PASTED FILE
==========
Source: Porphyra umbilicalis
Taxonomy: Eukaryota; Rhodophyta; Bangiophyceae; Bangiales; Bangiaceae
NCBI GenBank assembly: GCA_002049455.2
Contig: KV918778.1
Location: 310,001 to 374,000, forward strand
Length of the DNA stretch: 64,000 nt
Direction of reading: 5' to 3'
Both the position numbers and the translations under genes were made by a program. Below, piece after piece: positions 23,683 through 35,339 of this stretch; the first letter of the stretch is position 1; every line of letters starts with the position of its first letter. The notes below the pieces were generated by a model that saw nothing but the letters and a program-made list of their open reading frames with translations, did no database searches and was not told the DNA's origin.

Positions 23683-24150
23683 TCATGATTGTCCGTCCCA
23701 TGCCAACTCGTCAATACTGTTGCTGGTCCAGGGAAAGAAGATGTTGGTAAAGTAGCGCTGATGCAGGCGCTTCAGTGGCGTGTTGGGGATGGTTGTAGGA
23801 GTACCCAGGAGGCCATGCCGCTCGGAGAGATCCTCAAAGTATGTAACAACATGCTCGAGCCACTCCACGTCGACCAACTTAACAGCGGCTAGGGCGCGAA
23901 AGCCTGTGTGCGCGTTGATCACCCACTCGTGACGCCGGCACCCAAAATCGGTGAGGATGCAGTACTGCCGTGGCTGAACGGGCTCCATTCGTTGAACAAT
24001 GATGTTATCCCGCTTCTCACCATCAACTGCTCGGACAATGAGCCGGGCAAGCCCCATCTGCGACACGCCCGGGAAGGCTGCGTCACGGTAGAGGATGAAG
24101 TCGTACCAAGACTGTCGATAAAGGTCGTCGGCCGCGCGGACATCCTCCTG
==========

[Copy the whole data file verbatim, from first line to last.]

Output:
Source: Porphyra umbilicalis
Taxonomy: Eukaryota; Rhodophyta; Bangiophyceae; Bangiales; Bangiaceae
NCBI GenBank assembly: GCA_002049455.2
Contig: KV918778.1
Location: 310,001 to 374,000, forward strand
Length of the DNA stretch: 64,000 nt
Direction of reading: 5' to 3'
Both the position numbers and the translations under genes were made by a program. Below, piece after piece: positions 23,683 through 35,339 of this stretch; the first letter of the stretch is position 1; every line of letters starts with the position of its first letter. The notes below the pieces were generated by a model that saw nothing but the letters and a program-made list of their open reading frames with translations, did no database searches and was not told the DNA's origin.

Positions 23683-24150
23683 TCATGATTGTCCGTCCCA
23701 TGCCAACTCGTCAATACTGTTGCTGGTCCAGGGAAAGAAGATGTTGGTAAAGTAGCGCTGATGCAGGCGCTTCAGTGGCGTGTTGGGGATGGTTGTAGGA
23801 GTACCCAGGAGGCCATGCCGCTCGGAGAGATCCTCAAAGTATGTAACAACATGCTCGAGCCACTCCACGTCGACCAACTTAACAGCGGCTAGGGCGCGAA
23901 AGCCTGTGTGCGCGTTGATCACCCACTCGTGACGCCGGCACCCAAAATCGGTGAGGATGCAGTACTGCCGTGGCTGAACGGGCTCCATTCGTTGAACAAT
24001 GATGTTATCCCGCTTCTCACCATCAACTGCTCGGACAATGAGCCGGGCAAGCCCCATCTGCGACACGCCCGGGAAGGCTGCGTCACGGTAGAGGATGAAG
24101 TCGTACCAAGACTGTCGATAAAGGTCGTCGGCCGCGCGGACATCCTCCTG